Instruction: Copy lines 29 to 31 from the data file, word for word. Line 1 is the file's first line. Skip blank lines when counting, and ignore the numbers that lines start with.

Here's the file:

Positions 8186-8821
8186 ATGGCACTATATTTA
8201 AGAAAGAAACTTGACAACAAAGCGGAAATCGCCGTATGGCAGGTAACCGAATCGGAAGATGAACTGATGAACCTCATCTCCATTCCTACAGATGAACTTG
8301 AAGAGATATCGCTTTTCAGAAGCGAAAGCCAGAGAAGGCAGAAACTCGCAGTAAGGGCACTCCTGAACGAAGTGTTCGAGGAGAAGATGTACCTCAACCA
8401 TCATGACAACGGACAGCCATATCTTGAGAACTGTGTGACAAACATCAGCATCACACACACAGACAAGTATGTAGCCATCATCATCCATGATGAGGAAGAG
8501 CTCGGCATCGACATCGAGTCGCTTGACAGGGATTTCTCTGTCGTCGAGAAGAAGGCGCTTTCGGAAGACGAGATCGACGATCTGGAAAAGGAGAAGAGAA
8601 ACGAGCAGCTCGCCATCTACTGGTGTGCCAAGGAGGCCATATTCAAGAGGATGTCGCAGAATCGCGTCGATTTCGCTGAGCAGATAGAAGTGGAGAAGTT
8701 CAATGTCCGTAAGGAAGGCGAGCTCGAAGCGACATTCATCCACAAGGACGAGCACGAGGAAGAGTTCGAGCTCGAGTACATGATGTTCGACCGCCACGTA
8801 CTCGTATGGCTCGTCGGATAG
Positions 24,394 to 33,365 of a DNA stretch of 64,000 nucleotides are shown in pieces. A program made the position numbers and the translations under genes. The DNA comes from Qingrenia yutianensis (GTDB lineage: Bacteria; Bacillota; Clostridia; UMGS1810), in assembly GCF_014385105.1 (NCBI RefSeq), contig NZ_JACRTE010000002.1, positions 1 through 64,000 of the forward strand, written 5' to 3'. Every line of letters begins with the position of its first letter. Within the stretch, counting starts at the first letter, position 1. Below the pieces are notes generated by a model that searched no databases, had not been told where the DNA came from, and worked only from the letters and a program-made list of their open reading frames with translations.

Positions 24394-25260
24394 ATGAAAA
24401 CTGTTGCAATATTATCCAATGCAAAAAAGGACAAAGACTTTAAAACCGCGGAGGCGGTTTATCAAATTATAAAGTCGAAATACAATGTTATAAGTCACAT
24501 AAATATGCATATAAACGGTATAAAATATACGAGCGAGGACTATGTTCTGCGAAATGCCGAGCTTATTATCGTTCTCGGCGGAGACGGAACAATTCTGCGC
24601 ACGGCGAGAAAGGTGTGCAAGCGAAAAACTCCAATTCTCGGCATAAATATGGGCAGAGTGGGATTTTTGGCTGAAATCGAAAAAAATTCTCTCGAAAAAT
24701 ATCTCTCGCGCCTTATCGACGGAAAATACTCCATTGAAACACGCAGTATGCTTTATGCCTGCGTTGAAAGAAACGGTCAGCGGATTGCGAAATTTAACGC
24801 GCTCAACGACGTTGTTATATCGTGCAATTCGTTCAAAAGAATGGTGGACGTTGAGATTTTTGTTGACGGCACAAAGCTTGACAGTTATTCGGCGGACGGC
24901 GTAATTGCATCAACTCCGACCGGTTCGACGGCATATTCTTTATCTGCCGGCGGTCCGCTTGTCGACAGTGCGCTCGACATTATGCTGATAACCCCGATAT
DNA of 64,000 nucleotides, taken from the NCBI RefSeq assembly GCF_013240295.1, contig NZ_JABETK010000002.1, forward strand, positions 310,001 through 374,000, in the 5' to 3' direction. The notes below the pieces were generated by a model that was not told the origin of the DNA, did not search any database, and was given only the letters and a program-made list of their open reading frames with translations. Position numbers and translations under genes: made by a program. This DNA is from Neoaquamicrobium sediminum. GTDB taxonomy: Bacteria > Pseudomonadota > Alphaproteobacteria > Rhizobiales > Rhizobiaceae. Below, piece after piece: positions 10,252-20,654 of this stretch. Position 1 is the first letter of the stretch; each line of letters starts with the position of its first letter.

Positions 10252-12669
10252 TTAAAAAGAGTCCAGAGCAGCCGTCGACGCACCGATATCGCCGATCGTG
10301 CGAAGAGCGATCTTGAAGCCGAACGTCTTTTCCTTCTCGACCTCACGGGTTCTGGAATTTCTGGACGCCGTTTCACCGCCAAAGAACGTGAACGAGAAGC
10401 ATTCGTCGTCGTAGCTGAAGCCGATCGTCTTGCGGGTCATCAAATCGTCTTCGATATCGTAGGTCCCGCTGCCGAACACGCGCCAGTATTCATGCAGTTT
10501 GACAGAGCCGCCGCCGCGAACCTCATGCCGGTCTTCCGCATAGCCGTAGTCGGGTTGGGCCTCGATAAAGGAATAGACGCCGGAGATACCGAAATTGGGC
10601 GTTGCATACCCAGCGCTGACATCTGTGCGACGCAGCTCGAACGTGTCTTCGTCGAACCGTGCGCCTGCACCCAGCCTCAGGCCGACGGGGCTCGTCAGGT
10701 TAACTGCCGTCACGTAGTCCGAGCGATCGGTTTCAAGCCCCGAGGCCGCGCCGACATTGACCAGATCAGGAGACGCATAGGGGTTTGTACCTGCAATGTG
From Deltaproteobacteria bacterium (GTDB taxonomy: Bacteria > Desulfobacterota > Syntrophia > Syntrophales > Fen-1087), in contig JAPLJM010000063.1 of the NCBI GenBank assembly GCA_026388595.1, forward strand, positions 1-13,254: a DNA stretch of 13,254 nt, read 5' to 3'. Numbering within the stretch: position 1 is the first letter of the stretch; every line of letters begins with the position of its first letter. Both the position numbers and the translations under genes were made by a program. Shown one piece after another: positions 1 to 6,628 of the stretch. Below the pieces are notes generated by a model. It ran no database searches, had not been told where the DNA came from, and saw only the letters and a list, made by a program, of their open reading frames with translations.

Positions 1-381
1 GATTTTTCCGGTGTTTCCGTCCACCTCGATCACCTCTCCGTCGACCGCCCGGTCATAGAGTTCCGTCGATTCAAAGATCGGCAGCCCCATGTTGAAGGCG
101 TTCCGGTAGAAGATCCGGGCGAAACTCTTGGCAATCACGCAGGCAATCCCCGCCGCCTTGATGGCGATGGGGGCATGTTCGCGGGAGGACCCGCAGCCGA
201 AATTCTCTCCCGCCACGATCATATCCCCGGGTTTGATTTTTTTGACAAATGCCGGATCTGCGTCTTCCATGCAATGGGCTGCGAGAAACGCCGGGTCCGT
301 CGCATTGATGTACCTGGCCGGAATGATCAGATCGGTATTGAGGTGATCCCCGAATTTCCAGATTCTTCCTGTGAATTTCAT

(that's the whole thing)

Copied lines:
1 GATTTTTCCGGTGTTTCCGTCCACCTCGATCACCTCTCCGTCGACCGCCCGGTCATAGAGTTCCGTCGATTCAAAGATCGGCAGCCCCATGTTGAAGGCG
101 TTCCGGTAGAAGATCCGGGCGAAACTCTTGGCAATCACGCAGGCAATCCCCGCCGCCTTGATGGCGATGGGGGCATGTTCGCGGGAGGACCCGCAGCCGA
201 AATTCTCTCCCGCCACGATCATATCCCCGGGTTTGATTTTTTTGACAAATGCCGGATCTGCGTCTTCCATGCAATGGGCTGCGAGAAACGCCGGGTCCGT